Wine Review: 2010 Monteraponi – Chianti Classico DOCG

What is Monteraponi? Is it a village? Is it an estate? Is it a wine? The answer to all three questions is yes.

Monteraponi is a small village in the heart of the Chianti Classico completely surrounded by forests forming its own ecosystem. It is built around three medieval square towers, which were built in the 10th century. In the 1970s, the Braganti family bought the entire village. Back then the village consisted only of old, abandoned houses. Thanks to the Bragantis the village was rebuilt and today Monteraponi produces some of Tuscany’s most traditional Chianti Classico and fine olive oil of the highest quality. The village is located on a small hill at an altitude of 470m and is about 200 hectares large. However, only on 10 hectares vines are grown. 1200 olive trees are also planted on the property.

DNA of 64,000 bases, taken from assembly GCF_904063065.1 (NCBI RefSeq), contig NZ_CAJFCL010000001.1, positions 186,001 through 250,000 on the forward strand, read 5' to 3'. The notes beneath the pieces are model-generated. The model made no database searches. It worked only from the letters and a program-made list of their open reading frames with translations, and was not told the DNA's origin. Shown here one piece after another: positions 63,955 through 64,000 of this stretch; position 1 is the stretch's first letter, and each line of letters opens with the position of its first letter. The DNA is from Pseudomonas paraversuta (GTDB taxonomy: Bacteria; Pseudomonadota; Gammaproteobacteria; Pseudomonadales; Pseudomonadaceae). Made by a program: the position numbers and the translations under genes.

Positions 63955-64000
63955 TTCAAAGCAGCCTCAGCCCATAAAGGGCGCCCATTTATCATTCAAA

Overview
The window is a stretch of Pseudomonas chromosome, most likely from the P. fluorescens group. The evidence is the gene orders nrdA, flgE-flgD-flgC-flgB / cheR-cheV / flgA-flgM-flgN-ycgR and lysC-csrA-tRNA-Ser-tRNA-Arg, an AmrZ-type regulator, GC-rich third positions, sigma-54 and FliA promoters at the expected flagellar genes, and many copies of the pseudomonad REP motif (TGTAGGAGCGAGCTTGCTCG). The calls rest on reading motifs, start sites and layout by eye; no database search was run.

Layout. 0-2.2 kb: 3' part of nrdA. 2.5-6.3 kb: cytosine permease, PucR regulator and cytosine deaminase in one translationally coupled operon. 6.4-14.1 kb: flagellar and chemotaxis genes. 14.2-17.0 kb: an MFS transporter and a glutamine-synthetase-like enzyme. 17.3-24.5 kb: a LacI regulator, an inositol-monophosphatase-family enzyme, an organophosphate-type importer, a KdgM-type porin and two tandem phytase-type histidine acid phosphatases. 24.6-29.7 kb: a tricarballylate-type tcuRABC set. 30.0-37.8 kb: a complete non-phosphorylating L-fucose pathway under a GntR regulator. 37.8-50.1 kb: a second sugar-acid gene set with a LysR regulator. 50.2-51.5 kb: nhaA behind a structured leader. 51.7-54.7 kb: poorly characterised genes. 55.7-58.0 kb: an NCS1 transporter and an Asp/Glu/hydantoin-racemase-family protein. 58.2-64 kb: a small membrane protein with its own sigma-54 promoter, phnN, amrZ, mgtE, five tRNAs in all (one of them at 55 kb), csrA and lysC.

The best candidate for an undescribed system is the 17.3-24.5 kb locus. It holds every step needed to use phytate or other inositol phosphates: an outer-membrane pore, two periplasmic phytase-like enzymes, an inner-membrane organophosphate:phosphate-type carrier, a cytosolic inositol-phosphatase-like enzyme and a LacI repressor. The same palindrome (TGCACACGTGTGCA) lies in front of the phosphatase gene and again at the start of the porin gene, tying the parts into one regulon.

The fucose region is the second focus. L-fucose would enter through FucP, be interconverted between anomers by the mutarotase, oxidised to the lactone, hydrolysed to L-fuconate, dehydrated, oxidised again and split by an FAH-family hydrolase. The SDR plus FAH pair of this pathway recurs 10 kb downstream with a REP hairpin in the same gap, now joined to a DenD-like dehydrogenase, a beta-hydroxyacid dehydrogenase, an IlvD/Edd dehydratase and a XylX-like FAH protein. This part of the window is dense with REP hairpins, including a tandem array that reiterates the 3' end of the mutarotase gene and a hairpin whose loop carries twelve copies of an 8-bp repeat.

chianti-classico-logoWhen it comes to wine, then there is no doubt that Monteraponi is taking a very traditional approach. All their Chianti Classico are produced with a large amount of Sangiovese (at least 90%) and small amounts of Canaiolo and Colorino. In an interview Michele Braganti, the winemaker and owner of Monteraponi, said that Sangiovese, Canaiolo and Colorino are “the kings for the Chianti Classico blending”. This traditional Chianti-Classico blending was invented in 1872 by Baron Bettino Ricasoli. For over a century no other grape varieties were permitted in Chianti Classico but the Consorzio del Vino Chianti Classico Gallo Nero changed the Chianti Classico DOCG regulations under pressure from large wineries that wanted to use international grapes (especially Merlot) in their blends. The Consorzio del Vino Chianti Classico Gallo Nero is the association that represents the Chianti Classico producers and that makes the rules for the Chianti Classico appellation. 95% of all Chianti Classico wineries are represented by the Consorzio. The symbol of the Consorzio is a black rooster.